Kevin Warnock paid $500 to a guy in Russia to buy the goffice.com URL. He changed the name of his online office suite Silveroffice to gOffice, and officially rolled out a free version, with some ad support, in July of 2005. The gOffice name, catching some of the Google aura, hasn't done much good for Warnock. His fledgling product has been surpassed by Zoho, ThinkFree, JotSpot and now Google Docs and Spreadsheets. gOffice has about 48,000 users, Warnock told me, with a small portion paying 99 cents month for the service. And, the elephant in the room Google doesn't seem to care about the existence of Warnock's gOffice, despite the emergence of the bits and pieces of its native Goffice with Google Docs and Spreadsheets, Gmail, GTalk, Calendar, Google Reader and a presentation application to be named later.
When Google Spreadsheets debuted in June of this year, Warnock decided to it was time to send out the olive branch, even though he had no contact with Google other than a brief call during the company's hunt for a document processor, which ended with acquisition of Writely in March.
On June 6, he FedExed a letter to Eric Schmidt, Sergey Brin and Larry Page offering to give the URL to Google...for free. The only caveat was that Google use the URL to brand its office suite and not as a redirect to another name/URL. Warnock also has trademarks pending in the U.S. and Europe for the gOffice mark, and didn't receive any objections from Google to his applications during the comment periods. Warnock told me it would great to get some money from Google for his $500 URL purchase at this juncture, but he would still do the deal for free.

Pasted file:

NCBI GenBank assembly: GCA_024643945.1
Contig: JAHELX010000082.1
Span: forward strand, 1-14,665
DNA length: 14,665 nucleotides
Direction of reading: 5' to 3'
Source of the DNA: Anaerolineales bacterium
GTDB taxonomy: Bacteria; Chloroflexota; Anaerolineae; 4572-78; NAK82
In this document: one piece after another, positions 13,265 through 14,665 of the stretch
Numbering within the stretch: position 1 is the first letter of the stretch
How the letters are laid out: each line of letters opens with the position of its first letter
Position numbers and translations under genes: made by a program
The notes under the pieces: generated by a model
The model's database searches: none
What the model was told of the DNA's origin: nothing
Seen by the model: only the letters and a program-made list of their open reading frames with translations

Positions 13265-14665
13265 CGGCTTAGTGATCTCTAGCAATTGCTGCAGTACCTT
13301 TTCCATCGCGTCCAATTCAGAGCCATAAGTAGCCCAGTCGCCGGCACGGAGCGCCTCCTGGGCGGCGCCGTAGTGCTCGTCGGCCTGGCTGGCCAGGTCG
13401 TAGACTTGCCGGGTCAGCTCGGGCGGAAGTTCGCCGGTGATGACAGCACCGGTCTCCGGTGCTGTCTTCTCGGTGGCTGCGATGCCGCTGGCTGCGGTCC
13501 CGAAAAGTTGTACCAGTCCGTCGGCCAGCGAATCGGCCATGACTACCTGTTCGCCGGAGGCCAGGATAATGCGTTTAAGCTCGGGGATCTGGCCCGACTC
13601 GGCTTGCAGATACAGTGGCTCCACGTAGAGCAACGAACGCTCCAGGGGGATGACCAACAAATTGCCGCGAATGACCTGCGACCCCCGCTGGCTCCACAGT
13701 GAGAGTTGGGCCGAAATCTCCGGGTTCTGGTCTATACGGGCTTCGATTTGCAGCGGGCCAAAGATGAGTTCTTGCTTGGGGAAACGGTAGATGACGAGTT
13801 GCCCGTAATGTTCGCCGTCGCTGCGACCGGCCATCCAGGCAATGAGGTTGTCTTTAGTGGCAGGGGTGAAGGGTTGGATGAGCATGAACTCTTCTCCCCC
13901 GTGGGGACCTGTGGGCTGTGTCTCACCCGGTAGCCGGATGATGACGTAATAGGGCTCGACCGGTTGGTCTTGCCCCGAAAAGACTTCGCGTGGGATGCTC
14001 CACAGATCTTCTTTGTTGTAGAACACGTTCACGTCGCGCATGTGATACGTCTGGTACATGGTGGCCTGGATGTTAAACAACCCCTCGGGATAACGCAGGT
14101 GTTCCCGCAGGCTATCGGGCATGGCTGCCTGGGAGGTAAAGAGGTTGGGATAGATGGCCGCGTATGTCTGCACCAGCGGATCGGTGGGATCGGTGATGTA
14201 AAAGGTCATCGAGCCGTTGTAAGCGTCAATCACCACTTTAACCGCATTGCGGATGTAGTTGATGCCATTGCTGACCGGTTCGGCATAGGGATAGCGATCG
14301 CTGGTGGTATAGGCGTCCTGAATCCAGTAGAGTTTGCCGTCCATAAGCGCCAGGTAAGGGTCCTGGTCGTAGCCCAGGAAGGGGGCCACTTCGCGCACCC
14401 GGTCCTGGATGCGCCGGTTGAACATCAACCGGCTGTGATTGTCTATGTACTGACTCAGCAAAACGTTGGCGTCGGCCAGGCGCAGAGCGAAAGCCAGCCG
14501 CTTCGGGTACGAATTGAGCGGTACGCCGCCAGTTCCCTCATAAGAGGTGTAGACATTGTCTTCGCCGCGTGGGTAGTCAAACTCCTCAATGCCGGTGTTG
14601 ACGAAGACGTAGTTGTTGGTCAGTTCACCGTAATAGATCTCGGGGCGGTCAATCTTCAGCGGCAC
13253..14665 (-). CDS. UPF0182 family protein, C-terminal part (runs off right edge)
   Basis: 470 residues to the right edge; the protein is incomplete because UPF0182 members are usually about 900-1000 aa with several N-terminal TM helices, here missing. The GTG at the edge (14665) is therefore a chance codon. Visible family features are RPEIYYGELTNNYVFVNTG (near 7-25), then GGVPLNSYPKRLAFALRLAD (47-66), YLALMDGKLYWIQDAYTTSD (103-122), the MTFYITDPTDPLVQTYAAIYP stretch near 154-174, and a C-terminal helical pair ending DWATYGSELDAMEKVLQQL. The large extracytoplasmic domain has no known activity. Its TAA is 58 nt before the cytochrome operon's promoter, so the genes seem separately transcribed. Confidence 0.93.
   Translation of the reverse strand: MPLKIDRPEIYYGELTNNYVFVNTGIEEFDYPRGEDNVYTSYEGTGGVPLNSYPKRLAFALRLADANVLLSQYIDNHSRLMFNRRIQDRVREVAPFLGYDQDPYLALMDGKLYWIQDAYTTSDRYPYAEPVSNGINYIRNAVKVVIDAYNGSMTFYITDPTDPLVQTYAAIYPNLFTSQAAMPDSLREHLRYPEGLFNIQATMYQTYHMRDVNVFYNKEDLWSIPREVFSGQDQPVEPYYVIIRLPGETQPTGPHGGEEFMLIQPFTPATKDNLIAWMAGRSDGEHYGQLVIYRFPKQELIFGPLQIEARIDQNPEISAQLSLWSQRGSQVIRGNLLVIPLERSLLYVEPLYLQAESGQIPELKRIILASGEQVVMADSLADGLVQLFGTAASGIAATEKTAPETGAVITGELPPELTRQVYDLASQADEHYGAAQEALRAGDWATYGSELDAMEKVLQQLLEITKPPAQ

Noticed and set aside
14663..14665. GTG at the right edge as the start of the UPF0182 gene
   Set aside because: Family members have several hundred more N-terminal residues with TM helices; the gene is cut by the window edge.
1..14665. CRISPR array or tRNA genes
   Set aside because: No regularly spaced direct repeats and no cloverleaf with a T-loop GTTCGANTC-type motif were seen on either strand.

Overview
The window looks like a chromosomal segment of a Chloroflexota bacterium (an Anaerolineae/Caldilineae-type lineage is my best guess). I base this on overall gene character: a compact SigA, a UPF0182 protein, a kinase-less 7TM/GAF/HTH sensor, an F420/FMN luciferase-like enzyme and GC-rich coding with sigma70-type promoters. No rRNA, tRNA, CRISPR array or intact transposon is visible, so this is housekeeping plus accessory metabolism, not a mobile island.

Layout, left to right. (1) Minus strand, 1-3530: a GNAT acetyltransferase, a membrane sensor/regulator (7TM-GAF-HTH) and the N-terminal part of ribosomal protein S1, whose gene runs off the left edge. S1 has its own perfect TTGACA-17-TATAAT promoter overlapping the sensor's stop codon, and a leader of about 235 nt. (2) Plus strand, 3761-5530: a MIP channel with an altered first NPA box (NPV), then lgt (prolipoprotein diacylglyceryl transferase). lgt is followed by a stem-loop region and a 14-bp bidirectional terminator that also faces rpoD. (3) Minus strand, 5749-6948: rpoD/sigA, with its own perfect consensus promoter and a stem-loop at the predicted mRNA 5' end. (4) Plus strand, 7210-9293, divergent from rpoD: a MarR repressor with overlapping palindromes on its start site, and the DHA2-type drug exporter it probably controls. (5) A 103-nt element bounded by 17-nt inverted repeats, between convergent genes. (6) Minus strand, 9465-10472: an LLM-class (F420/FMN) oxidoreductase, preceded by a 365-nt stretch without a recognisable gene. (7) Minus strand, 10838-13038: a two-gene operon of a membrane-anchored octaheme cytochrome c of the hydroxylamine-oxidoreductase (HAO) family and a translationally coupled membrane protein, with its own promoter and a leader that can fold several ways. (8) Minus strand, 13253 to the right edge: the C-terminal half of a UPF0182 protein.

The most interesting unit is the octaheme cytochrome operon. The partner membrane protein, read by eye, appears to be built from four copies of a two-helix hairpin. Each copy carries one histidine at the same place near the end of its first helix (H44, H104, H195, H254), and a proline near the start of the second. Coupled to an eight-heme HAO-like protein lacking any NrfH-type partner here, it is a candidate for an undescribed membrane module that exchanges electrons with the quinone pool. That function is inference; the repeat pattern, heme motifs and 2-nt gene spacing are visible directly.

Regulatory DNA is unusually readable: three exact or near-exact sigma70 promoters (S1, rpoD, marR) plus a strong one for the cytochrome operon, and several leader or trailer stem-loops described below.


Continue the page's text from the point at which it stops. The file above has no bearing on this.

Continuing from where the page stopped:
You have to wonder why Google wouldn't take Warnock up on his generous offer, and at least give him a T-shirt. If the terms don't meet Google's liking, they could sweeten the pot with a tote bag.
The Googlers are certainly aware of Warnock's treading on the Google brand. I get the sense that Google wants to stay away from acknowledging that it has an office suite, a gOffice or more accurately Goffice, as if it won't be perceived as competing directly with Microsoft. Nonsense. Google may not be competing head on with Microsoft for the enterprise desktop, but every other part of the market is wide open for an Office 2.0 that is built from the ground up for sharing, collaboration and the Web, and very low cost compared to Microsoft Office. You can be sure that Microsoft is super focused, as BillG would say, on building a Live Office, and when the time is right will massively market it, despite the hit to the company's traditional business model. Maybe a strong move by Microsoft will stimulate Google to take up Warnock on his offer. Of course, there is nothing wrong will "Google Office" instead of "Goffice." In the meantime, Warnock plans to keep serving his customers.